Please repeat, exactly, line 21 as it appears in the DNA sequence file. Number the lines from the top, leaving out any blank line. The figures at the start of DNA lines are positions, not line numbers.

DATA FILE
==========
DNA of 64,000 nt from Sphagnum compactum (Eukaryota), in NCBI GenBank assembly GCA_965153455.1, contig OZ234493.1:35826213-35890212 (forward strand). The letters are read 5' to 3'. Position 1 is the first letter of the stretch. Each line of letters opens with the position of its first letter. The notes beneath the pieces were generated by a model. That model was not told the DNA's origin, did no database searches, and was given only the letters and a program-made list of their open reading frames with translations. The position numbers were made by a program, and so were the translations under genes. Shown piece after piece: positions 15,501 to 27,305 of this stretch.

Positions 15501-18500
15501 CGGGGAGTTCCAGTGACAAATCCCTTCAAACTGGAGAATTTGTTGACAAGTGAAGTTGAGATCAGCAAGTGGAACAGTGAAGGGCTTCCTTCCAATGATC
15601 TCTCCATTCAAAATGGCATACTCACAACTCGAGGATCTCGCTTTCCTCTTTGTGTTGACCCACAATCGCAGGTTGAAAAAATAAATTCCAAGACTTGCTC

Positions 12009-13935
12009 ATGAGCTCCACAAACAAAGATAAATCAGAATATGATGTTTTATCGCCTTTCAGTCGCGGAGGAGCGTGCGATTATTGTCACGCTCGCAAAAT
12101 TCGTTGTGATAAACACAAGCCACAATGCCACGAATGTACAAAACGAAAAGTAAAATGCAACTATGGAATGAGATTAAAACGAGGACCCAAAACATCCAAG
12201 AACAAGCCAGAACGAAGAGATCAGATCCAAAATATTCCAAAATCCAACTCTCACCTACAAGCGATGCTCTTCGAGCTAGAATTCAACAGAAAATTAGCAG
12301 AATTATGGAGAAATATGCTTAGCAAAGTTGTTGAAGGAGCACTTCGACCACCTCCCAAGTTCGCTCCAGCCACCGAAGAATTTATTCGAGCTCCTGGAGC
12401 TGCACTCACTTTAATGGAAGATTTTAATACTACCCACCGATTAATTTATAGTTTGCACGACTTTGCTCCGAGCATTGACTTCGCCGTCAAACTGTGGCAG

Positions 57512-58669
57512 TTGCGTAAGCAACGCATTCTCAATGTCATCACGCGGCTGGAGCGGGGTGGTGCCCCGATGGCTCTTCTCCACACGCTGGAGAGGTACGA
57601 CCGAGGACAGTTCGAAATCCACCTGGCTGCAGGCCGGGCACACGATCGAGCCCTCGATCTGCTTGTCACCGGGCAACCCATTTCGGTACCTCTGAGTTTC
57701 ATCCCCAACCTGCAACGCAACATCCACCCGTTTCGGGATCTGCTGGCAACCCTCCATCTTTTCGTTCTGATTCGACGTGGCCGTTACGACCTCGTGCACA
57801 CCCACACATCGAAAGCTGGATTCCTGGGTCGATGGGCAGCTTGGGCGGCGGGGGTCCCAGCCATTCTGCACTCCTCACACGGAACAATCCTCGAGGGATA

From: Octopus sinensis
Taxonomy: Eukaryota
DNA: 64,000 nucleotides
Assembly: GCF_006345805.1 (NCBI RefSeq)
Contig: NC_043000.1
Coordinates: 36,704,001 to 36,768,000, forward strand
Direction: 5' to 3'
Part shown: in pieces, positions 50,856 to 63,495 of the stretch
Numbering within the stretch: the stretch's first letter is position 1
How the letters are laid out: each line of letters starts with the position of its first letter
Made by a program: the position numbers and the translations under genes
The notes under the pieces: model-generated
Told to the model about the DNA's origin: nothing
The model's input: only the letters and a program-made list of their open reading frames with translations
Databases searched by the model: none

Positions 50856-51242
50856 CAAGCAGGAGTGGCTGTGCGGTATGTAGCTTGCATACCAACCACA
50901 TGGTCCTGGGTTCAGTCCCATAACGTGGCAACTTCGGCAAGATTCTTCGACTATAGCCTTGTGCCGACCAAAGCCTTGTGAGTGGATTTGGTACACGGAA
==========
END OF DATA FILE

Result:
Coordinates: 36,704,001 to 36,768,000, forward strand